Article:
- The Washington Times
Sunday, October 18, 2009

I’m confused.

Somebody left a small bag of trash on my doorstep the other day. As I looked around, I noticed that a similar bag of trash had been left on the doorstep of every other house in my neighborhood.

“That’s odd,” I thought. “Must be some kind of prank.”

But what’s confusing is that I think the bags of trash were left by … the telephone company. Honestly.

Inside the bag was a big, yellow, booklike thing. With telephone numbers on each page.

It took me a second to realize that I was looking at a phone book.

I can’t remember the last time I used a phone book. You see, my kids are grown and no longer need a booster seat at the dinner table. And ever since we got central air conditioning, there’s been no need to prop open a door in our house.

Why do telephone companies still deliver phone books to everybody? Don’t they know that nobody uses them anymore? Haven’t they heard of — the Internets ?

If you want anything, all you have to do is go to the World Wide Web and you’ll find it on somebody’s list — Craig’s list, Angie’s list, Schindler’s list.

Remember those commercials that encouraged you to use the phone book? “Let your fingers do the walking through the Yellow Pages.” (Yeah, I think that commercial was conceived by the same advertising genius who gave us “Hey, Kool-Aid!”)

Anyway, I decided to let my fingers walk through the phone book to see if it’s still useful.

I opened it and started looking up numbers, but the print was so small I needed a magnifying glass to read it. There was no other way to increase the size of the text.

The phone book had ads inside, but they didn’t move or make any sounds. No dancing babies or a computer voice saying, “Congratulations, you have just won … ”

And it didn’t have any recommendations from people I don’t know or have any reason to trust. Not one.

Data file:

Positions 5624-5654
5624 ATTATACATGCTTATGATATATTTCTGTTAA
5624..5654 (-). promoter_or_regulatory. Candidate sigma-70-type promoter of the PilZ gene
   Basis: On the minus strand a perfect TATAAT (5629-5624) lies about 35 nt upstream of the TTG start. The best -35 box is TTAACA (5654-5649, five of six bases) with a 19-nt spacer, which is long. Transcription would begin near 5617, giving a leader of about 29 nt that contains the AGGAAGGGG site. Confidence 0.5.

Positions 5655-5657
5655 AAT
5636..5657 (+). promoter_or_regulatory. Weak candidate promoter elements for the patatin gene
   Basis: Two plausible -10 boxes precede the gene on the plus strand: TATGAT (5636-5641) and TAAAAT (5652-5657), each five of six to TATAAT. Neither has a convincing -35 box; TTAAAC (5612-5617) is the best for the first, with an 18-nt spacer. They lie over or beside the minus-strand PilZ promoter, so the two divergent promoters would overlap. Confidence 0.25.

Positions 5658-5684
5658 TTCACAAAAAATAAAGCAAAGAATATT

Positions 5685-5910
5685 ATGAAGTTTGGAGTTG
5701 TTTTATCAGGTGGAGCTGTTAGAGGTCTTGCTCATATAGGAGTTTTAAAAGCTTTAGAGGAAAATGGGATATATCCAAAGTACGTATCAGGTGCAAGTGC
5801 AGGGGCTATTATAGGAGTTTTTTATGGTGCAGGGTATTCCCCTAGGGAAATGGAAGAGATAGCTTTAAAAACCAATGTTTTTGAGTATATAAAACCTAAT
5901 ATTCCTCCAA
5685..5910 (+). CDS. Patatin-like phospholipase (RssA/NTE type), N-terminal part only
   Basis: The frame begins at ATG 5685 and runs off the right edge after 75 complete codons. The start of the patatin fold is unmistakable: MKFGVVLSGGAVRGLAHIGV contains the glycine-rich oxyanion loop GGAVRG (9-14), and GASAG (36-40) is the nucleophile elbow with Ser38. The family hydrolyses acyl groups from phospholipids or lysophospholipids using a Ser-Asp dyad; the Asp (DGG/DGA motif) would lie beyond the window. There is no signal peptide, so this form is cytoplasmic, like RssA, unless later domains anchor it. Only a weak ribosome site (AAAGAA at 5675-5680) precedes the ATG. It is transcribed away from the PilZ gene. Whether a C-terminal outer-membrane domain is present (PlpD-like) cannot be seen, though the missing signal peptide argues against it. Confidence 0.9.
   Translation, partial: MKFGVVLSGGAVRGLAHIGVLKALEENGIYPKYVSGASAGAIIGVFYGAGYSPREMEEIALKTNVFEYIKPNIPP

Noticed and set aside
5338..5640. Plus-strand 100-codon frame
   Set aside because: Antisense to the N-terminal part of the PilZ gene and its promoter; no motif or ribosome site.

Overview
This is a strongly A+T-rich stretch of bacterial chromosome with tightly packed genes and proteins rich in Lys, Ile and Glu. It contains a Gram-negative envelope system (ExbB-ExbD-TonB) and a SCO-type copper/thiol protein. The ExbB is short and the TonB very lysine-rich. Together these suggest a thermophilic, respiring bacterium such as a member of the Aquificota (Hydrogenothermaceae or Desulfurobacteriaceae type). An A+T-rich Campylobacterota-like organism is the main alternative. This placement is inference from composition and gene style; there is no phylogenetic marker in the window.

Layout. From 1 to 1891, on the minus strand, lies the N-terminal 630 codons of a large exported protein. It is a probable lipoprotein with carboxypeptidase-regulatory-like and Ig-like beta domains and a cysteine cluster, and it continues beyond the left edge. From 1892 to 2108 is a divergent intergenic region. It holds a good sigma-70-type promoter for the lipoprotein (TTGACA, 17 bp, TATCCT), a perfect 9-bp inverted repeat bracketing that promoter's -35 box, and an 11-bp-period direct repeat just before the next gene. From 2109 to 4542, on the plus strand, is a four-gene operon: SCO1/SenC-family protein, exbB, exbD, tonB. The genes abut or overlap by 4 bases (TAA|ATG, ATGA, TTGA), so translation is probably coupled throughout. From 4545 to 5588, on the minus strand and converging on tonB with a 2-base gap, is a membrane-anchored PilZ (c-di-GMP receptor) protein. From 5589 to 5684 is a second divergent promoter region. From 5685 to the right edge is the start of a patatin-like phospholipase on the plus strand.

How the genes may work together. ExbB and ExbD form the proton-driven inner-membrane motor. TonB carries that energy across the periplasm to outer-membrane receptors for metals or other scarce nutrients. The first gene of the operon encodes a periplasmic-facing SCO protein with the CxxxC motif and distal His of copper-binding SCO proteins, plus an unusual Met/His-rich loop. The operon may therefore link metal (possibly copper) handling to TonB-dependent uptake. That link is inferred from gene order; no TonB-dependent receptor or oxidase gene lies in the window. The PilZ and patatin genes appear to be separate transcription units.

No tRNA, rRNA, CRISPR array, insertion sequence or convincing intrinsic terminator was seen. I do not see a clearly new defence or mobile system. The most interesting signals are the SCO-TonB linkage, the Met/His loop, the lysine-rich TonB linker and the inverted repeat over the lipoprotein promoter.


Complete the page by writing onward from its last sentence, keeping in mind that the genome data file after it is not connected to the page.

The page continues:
So I looked at this heavy, clumsy, hard-to-read, non-interactive piece of retro software and began to get annoyed as I realized that the phone company had just given me something to throw away.

“Why can’t they throw away their own phone books?” I thought. “Why do they have to outsource this job to me?”

I decided I would do something about it.

So I placed the phone book in my recycling container.

Then I placed my recycling container in my car.

Then I drove my car to the phone company and left my recycling container on the doorstep with a note: “Outsource this!”


A few weeks ago I wrote about how my favorite liquor store in Pasadena, Md., never cards me because, let’s face it, there’s no way I could pass for 20.

Well, somebody there read the column — and now they’ve started carding me.

Not every old-timer who goes in there. Just me.

I wish I could say it makes me feel young again. But that’s what the beer is for.


Is anybody else creeped out by seeing Halloween decorations next to Christmas decorations at the supermarket?

To me, the Halloween skeleton standing next to the Santa Claus figurine looks like some kind of before-and-after display … but I’m not sure which is the “before” and which is the “after.”

Either way, it looks like an eating disorder was involved.


When I first heard that NASA had crashed two spacecraft into the moon this month, I was afraid it was a DUI-related accident. (“Houston, we have a problem. David Hasselhoff’s up here and he wants to drive.”)

But NASA intentionally crashed the probes into the moon’s south pole to look for hidden ice. Which, to me, sounds like crashing your car into a telephone pole to find the air bag.

The crashes had been expected to kick up miles of lunar dust, which NASA scientists would analyze for traces of ice.

NASA hopes to find some lunar water because it would help in setting up a base on the moon. You know, for showers and stuff.

A co-worker made an astute observation. She said, “Isn’t it weird that President Obama has won the Nobel Peace Prize on the same day that the U.S. unilaterally attacked the moon?”


I’m a safe driver, but some people say I drive too fast.

Unfortunately, most of them operate the speed cameras in the District.

They enjoy sending me photographs of me in my car and asking me for money.

I think they’re blackmailing me.


I hope you’re feeling OK, and if you’re not, I hope that you’ll be feeling OK real soon.

I hope that people everywhere are feeling OK or will be feeling OK real soon.

I hope that animals everywhere feel OK, even those we eat. Because happy animals taste better.

And I hope that this message gives me the inside track for next year’s Nobel Peace Prize.

Because I’m taking that $1.4 million award and I’m going to Vegas, baby!

That’s the real audacity of hope.

You can reach Carleton Bryant at 202/636-3218 and cbryant@washingtontimes.com — but only if you’re not from the phone company.

• Carleton Bryant can be reached at cbryant@washingtontimes.com.

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